The field of infectious disease plays out like a war game in which our immune system battles against viruses which each have their own secret weapons to disable or disrupt our defense systems. In the case of COVID, it too possesses various means of sabotaging our defenses in order to gain an upper hand. The complexity of our immune system, with multiple cell types and multiple messengers coordinating the response, provides many targets. Researchers believe that suppression of our type I interferon response may allow COVID 19 to trigger the infamous cytokine storm which kills many.
The plot trajectory that has played out in the international scene regarding COVID 19 has kept many glued to the science news like never before. First, we all waited to learn what was causing this disease which seemed to cause Chinese citizens to drop like flies. Next, we watched the epidemiology and public health news to learn how far it had spread and if it was knocking on our doors. Currently we watch the news for signs of new therapies or new vaccines.
During this time, many are now likely familiar with a term called cytokine storm. The term has been around pre-COVID, but its use has grown exponentially. It describes the hyperactivity of inflammatory processes responding to the COVID 19 infection. These processes normally fight the virus and then calm down once the threat is vanquished. With cytokine storm, the process of inflammation itself becomes the aggressor, causing tissue and organ damage. The excessive response sprays immune and inflammation bullets all over the place.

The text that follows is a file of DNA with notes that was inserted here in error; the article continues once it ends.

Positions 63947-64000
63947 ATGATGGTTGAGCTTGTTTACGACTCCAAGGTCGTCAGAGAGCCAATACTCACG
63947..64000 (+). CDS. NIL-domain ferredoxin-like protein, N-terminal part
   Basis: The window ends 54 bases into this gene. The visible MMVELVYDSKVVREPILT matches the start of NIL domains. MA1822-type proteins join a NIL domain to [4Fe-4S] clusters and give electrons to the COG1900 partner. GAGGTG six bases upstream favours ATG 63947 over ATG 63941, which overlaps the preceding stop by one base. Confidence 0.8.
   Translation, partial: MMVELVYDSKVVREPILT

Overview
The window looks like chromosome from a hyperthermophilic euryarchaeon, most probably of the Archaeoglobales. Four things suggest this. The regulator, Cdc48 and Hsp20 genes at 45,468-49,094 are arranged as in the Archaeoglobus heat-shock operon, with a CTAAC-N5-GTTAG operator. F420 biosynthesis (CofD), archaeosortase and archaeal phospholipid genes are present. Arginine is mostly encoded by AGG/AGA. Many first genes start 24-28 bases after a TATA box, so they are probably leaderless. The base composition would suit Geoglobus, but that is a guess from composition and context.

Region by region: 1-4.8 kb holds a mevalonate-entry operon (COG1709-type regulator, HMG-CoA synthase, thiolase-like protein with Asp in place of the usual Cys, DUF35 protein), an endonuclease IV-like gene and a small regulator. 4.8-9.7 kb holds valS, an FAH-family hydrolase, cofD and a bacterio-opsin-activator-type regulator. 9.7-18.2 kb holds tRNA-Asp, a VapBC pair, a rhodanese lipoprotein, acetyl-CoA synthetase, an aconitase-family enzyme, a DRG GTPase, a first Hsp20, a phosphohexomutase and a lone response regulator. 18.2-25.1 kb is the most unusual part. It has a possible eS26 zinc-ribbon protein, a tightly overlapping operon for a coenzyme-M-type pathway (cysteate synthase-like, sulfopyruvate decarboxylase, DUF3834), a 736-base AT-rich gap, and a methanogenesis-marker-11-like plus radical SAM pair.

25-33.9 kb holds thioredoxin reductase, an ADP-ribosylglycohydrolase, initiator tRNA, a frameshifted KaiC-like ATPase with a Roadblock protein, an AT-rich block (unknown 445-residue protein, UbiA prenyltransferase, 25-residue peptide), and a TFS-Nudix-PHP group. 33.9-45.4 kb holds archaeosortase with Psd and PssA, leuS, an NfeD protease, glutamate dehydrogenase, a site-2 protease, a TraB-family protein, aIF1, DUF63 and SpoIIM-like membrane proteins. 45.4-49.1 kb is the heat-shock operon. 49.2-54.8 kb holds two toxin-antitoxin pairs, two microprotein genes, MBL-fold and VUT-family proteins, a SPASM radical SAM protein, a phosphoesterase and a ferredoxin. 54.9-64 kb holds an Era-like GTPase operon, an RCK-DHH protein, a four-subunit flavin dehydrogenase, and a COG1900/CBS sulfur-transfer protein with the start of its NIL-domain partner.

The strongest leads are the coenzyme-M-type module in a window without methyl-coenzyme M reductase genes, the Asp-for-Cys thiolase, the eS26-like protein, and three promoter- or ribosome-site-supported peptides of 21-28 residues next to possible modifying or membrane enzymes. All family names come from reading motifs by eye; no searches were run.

With enough damage to a given organ, the patient may die from the cytokine storm. In response to this severity and risk of death, scientists have scrambled to understand the cytokine storm like tornado storm chasers following twisters across the plains. Many attempts have been made to use currently available immune modulating therapies to turn off or turn down this storm. The benefits have been limited and disappointing.
One likely reason for disappointment likely arises from our limited understanding of what caused the cytokine storm. While we sometimes get lucky with finding a therapy without understanding its mechanism of action, understanding more often precedes efficacious therapies. Therefore, this article’s research takes a step closer to effective responses when it uncovers a potential mechanism by which SARS CoV2 disables the immune system.
Normally, our body responds to viral invasions with a type I interferon response. As messengers of the immune system necessary for proper function, this group of interferons set off a cascade of both inflammatory and anti-inflammatory events. This balance allows both a counterattack on the viral invader and brakes to prevent excessive damage to body tissue during the battle.
While each virus, such as flu, other coronaviruses, and so on possess their own secrets to immune evasion, SARS CoV2, behind COVID 19, appears to at least utilize a down-regulation of this interferon type 1 response. While turning down the interferon response lowers the inflammatory defenses, allowing further viral replication, it also turns down the brakes on our immune system. Eventually, this can lead to cytokine storm in some patients. This cytokine storm sweeps through and amplifies the damage.
As a functional medicine physician, I really appreciate this deeper understanding of the mechanisms by which COVID 19 harms our patients. I just hope they continue even deeper and look at why some patients experience cytokine storm and some do not. I don’t believe this is all viral related but confidently assert that the terrain therapy must play a major role in this disease. The terrain theory holds that a given individual’s genetic makeup and metabolic individuality due to lifestyle and life exposures contributes at least equally to whether that individual experiences disease, experiences, disease progression, or experiences disease remission.
Knowing the patient specific factors which allow the cytokine storm to whip into a frenzy would offer great opportunities for intervention and saving lives.